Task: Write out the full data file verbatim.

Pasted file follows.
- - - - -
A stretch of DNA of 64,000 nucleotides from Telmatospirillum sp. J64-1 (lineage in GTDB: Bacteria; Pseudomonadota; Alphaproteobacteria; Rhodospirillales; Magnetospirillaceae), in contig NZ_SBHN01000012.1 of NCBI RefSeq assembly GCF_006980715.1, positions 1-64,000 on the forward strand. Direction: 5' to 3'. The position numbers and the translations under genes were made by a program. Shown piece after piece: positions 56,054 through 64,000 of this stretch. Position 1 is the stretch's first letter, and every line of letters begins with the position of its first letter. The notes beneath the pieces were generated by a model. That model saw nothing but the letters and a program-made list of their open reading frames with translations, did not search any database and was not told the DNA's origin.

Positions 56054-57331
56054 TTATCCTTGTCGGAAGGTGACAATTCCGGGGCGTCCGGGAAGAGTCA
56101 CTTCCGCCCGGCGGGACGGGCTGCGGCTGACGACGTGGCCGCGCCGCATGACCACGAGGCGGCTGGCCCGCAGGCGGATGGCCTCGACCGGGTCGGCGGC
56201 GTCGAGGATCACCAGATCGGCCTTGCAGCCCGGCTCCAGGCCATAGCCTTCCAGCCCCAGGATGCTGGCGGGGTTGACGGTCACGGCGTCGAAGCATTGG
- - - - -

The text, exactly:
A stretch of DNA of 64,000 nucleotides from Telmatospirillum sp. J64-1 (lineage in GTDB: Bacteria; Pseudomonadota; Alphaproteobacteria; Rhodospirillales; Magnetospirillaceae), in contig NZ_SBHN01000012.1 of NCBI RefSeq assembly GCF_006980715.1, positions 1-64,000 on the forward strand. Direction: 5' to 3'. The position numbers and the translations under genes were made by a program. Shown piece after piece: positions 56,054 through 64,000 of this stretch. Position 1 is the stretch's first letter, and every line of letters begins with the position of its first letter. The notes beneath the pieces were generated by a model. That model saw nothing but the letters and a program-made list of their open reading frames with translations, did not search any database and was not told the DNA's origin.

Positions 56054-57331
56054 TTATCCTTGTCGGAAGGTGACAATTCCGGGGCGTCCGGGAAGAGTCA
56101 CTTCCGCCCGGCGGGACGGGCTGCGGCTGACGACGTGGCCGCGCCGCATGACCACGAGGCGGCTGGCCCGCAGGCGGATGGCCTCGACCGGGTCGGCGGC
56201 GTCGAGGATCACCAGATCGGCCTTGCAGCCCGGCTCCAGGCCATAGCCTTCCAGCCCCAGGATGCTGGCGGGGTTGACGGTCACGGCGTCGAAGCATTGG